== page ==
The slide came as trading opened in Asia and Australia on Monday, extending a 2.6% dive from Friday — and spurring predictions the pound could plunge to parity with the US dollar in the coming months.
The new tax-slashing fiscal measures, which include scrapping plans for rising corporation tax and slashing the cap on bankers’ bonuses, have been criticized as “trickle-down economics” by the opposition Labour party and even lambasted by members of the Chancellor’s own Conservative party.
Former Tory chancellor Lord Ken Clarke criticized the tax cuts on Sunday, saying it could lead to the collapse of the pound.
“I’m afraid that’s the kind of thing that’s usually tried in Latin American countries without success,” Clarke said in an interview with BBC radio.
The pound has been hammered by a string of weak economic data, but also the steep ascent of the US dollar, a safe haven investment that sees inflows in times of uncertainty.
The euro also hit a 20-year low of 0.964 per dollar.
But the economic outlook in the UK means the pound is suffering more than most, in the face of a disastrous energy crunch and the highest inflation among G7 nations.
The previous record low for the British pound against the US dollar was 37 years ago on February 25, 1985, when 1 pound was worth $1.054.
“Should there be any escalation to the war in Ukraine…we would see further sharp downside in the Pound as well as the Euro,” said Clifford Bennett, chief economist at ACY Securities, an Australian brokerage firm.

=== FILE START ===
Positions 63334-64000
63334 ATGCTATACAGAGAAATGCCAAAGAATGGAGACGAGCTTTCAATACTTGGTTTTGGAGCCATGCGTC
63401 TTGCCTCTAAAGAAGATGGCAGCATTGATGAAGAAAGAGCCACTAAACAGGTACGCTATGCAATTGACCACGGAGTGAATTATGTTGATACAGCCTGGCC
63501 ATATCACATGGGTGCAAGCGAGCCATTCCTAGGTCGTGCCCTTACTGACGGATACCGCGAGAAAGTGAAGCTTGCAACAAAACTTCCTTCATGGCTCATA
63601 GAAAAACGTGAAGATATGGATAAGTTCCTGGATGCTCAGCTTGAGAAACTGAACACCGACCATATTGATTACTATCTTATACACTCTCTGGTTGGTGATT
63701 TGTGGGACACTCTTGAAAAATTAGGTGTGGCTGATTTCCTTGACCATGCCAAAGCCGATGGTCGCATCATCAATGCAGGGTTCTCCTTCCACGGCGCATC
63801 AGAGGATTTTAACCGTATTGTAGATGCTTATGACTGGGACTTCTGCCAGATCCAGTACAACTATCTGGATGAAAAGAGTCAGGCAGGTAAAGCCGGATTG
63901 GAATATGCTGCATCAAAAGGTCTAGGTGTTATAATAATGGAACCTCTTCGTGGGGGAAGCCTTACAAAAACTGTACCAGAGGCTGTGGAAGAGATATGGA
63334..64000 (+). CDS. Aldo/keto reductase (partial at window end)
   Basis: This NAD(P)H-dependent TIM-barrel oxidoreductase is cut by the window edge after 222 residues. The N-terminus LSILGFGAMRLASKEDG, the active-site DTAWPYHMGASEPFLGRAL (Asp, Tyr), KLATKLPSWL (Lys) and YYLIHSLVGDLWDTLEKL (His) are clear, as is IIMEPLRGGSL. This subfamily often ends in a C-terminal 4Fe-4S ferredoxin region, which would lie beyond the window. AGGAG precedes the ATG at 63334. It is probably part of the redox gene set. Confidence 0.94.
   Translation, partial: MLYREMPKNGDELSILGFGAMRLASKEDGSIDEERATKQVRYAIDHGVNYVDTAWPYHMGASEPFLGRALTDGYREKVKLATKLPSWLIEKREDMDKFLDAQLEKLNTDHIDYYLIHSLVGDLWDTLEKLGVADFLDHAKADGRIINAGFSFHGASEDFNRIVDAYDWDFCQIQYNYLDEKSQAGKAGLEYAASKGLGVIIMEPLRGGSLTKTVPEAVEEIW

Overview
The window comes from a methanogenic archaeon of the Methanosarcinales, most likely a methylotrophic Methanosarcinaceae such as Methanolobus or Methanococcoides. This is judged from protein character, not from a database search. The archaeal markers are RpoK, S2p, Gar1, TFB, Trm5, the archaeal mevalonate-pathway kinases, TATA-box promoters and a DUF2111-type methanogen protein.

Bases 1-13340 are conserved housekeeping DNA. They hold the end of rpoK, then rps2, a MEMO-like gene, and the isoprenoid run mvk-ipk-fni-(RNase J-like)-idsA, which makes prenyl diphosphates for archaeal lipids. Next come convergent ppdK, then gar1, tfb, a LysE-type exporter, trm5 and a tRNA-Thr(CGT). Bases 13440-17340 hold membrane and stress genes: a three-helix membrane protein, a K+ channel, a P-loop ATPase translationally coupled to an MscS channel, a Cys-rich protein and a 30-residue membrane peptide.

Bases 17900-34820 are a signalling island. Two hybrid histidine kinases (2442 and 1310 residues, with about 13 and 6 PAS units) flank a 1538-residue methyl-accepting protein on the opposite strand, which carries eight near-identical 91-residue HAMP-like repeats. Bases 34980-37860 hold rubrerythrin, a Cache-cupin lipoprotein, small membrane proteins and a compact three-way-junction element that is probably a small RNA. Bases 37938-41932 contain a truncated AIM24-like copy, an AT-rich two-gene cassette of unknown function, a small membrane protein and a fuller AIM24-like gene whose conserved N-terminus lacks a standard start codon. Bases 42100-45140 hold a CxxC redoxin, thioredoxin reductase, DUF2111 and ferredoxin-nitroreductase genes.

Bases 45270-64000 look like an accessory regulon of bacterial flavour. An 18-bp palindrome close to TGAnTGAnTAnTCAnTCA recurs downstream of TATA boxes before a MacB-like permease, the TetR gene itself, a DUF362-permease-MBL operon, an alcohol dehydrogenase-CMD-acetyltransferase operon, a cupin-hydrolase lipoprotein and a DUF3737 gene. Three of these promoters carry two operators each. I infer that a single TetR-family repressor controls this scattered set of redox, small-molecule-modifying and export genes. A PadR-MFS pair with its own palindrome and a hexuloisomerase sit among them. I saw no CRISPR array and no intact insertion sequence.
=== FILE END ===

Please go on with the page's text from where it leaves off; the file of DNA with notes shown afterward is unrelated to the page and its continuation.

“One should not underestimate the crisis that is all of Europe at the moment and the Pound is more vulnerable than most,” he said.
Asian markets and currencies crack
The soaring US dollar also sent major Asian currencies tumbling on Monday.
China’s yuan slid 0.5% on the onshore market to the lowest level in more than 28 months. The offshore yuan fell 0.4%.
The rapid declines prompted the People’s Bank of China to impose a risk reserve requirement of 20% on banks’ foreign exchange forward sales to clients, starting Wednesday. The move would make it more costly for traders to buy foreign currencies via derivatives, which might slow the pace of the yuan’s declines.
The Korean won also plunged 1.6% on Monday versus the greenback, falling below the 1,420 level for the first time since 2009.
“Risk sentiments have been dealt a major blow by the Fed’s latest policy action and guidance,” said DBS analysts in a research report on Monday.
Even without the Fed action, Europe is looking at a recession due to the war in Ukraine, and China is looking at “a substantially weak growth dynamic” because of a variety of domestic factors, the DBS analysts said.
“Add on top of that a sharp decline in US dollar liquidity and sharply higher US interest rates, the world economic outlook looks particularly precarious,” they added.